By EDWARD HUSAR
Herald-Whig Staff Writer
Some Quincy School Board members don't want to give up on the idea of launching a community service element into the local school system.
The board's Discipline Committee on Tuesday agreed to table a proposal to give students the option of performing community service as an alternative to suspension or expulsion. Committee members felt even though such a program would be legal, the district would probably face implementation headaches.
However, at Wednesday night's School Board meeting, board members Jeff Mays and Stephanie Erwin defended the idea of starting a community service program in the public schools -- even if it wouldn't be used as a discipline alternative.
"There are several of us on this board who do not want to see this fall off the table," Mays said. "I would hate to see this removed from the discussion at this time. I think community service should be an integral part of what our schools should be doing to give back to the community."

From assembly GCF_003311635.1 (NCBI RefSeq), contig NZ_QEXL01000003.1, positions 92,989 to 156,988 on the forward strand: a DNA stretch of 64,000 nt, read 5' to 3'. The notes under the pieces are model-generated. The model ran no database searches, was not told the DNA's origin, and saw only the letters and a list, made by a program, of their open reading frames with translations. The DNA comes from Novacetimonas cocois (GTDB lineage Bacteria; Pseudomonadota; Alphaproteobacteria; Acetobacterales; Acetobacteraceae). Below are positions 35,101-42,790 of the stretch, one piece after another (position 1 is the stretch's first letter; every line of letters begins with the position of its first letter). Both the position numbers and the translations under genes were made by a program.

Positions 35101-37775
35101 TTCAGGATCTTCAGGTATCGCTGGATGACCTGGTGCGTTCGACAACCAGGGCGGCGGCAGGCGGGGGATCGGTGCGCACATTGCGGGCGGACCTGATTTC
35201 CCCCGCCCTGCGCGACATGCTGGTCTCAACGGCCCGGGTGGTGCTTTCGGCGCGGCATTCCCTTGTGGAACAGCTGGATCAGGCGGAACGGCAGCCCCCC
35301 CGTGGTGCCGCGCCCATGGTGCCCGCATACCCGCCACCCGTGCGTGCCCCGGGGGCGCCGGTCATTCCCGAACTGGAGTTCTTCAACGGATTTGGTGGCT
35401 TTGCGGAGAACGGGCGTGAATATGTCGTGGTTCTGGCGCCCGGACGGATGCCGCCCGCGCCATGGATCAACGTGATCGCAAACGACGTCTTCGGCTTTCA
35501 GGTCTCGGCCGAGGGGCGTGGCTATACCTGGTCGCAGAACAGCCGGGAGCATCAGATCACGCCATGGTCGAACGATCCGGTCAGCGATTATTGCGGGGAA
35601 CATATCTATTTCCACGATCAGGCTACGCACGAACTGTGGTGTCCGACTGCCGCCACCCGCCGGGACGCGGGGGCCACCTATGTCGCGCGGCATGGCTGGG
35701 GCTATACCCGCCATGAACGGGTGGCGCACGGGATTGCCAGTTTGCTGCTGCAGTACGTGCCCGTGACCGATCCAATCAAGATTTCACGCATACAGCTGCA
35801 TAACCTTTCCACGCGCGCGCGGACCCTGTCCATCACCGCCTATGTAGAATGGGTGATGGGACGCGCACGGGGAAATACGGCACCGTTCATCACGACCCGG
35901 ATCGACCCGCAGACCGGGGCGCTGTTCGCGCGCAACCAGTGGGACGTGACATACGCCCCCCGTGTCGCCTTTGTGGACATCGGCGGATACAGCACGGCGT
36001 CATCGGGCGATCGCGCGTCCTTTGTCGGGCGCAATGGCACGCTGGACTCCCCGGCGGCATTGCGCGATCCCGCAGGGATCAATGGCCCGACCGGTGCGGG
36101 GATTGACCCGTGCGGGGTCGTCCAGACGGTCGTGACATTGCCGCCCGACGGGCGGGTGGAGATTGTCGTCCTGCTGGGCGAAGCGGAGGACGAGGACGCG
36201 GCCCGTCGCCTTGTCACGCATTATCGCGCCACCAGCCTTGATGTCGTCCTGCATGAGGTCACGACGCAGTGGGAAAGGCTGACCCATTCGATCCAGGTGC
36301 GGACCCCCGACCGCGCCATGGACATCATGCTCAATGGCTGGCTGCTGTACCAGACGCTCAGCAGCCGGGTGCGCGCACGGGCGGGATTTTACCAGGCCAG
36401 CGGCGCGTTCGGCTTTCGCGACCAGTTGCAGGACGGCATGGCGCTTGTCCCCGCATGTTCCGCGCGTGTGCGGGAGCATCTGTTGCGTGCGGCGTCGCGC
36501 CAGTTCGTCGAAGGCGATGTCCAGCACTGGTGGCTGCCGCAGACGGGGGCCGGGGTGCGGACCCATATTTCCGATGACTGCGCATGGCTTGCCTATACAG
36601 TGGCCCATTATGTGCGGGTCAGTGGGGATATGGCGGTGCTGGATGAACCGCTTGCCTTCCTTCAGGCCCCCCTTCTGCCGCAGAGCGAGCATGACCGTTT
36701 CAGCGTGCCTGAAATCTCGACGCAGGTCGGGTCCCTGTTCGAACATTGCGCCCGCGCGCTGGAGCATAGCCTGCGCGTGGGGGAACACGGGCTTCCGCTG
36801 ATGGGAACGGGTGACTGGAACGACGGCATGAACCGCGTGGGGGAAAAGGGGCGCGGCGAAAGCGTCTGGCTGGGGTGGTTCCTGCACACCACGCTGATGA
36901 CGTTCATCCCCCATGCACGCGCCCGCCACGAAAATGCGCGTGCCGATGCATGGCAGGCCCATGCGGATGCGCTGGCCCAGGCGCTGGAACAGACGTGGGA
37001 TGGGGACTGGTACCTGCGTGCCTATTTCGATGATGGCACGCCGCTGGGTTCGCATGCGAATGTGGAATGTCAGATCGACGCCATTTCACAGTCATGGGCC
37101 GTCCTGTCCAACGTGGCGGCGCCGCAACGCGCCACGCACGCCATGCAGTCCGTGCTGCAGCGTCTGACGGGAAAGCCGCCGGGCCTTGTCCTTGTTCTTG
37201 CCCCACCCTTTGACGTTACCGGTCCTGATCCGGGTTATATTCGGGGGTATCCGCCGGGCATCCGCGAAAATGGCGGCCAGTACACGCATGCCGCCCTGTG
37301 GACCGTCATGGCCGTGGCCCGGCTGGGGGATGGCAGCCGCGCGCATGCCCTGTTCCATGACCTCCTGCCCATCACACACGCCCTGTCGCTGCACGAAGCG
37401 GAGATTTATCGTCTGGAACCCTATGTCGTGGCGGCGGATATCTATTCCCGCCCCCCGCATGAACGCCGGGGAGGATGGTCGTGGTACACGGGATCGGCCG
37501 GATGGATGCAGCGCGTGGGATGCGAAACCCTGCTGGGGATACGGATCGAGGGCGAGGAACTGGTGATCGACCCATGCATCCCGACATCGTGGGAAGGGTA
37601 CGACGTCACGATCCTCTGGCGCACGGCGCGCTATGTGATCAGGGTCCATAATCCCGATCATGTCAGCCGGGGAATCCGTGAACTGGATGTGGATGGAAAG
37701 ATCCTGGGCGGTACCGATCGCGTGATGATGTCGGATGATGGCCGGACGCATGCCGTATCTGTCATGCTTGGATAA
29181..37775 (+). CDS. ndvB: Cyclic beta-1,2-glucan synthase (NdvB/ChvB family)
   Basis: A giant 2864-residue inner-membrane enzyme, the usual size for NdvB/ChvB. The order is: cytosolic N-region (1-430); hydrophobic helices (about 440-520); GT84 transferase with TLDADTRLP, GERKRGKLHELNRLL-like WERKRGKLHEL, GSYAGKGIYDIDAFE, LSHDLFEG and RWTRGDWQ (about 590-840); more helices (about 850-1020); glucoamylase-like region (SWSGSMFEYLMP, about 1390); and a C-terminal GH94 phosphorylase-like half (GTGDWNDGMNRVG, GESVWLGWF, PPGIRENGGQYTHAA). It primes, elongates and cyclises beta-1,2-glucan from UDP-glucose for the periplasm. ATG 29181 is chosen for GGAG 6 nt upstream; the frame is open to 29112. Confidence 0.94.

Erwin agreed. She believes the district should require students to carry out community service projects as a condition for graduating from high school.
"Why can't they contribute a little bit?" she said. "I would like to see us implement it somehow."
Scott Stone and Sayeed Ali, who serve on the Discipline Committee, both pointed out certain limitations and potential legal risks the district could face in trying to set up a community service option as an alternative to suspension or expulsion. On the other hand, both said they see value in students performing community service -- possibly as a graduation requirement.
"That's a separate discussion" from tying community service to discipline, Stone said.
Stone said he would talk with school administrators and legal counselors about the possibility of incorporating a community service program in the schools.